MINNEAPOLIS — Minnesota’s politicians can’t agree on a debt-reduction plan and until they do, the state has effectively shut down all sorts of state services. Some, as schools, are considered critical and therefore left open.
But others, for instance state-operated rest areas for trucks and roadside-inspection processing, are shut down.
The Minnesota Trucking Association (MTA) believes that rest areas and roadside inspections are crucial for state safety, so it is trying to convince the government that they be re-opened.
"Federal and state regulations require truck drivers to rest for 10 consecutive hours after being on duty for 14 hours each day,” MTA President John Hausladen told a special commission that is looking into the shut down Tuesday.
Legally, truckers must stop at either private truck stops or public rest areas. But if they can’t access the public areas, that removes hundreds of spaces from the already shrinking pool of rest areas.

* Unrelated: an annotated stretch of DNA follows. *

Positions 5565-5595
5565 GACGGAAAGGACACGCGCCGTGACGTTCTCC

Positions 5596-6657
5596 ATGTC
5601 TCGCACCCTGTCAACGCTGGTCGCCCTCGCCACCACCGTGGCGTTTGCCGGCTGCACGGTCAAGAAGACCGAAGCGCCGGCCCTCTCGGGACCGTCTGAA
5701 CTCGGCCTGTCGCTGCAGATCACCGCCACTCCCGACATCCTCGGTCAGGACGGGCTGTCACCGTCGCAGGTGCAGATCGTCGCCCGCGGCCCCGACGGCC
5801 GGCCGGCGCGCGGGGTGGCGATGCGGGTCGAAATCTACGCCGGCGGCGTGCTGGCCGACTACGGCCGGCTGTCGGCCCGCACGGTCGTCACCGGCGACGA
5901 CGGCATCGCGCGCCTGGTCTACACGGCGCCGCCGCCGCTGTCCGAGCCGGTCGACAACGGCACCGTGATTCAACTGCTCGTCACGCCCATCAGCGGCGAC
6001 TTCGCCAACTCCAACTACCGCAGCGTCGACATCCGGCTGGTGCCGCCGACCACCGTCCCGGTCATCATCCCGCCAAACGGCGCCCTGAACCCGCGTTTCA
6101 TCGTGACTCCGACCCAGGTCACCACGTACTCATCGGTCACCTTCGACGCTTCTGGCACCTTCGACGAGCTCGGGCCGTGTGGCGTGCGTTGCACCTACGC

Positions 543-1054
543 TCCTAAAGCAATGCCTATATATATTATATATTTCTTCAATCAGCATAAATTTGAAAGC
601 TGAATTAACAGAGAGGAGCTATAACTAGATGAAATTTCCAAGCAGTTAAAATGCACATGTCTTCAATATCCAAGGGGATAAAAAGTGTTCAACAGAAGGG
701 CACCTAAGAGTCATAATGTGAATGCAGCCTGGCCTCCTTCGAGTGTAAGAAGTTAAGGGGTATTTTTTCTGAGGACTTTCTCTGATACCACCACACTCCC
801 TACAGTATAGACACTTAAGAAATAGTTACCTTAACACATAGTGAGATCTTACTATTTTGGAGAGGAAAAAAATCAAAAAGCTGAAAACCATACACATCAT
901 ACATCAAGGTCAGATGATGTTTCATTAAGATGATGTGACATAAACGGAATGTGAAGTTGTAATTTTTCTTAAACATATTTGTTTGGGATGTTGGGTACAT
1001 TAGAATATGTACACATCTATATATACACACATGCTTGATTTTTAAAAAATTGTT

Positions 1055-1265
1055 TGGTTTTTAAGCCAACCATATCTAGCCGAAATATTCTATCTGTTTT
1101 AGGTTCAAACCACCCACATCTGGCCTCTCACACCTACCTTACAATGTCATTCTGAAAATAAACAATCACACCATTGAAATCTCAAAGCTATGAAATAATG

Truck drivers who can’t access a private stop will have to drive in excess of their allowable hours to find an acceptable parking spot, or they can park on shoulders and ramps, creating a hazard for other motorists and put themselves in danger, Hausladen points out.
The MTA also contends that the state is bound to fulfill obligations such as roadside inspections, maintaining the CDL information system [CDLIS] and conducting new entrant audits.
Meantime, nobody can predict how long the shutdown will last.
Legislative leaders met Wednesday to try to settle the dispute, which arose because the two parties can’t agree on how to erase a $5-billion deficit.
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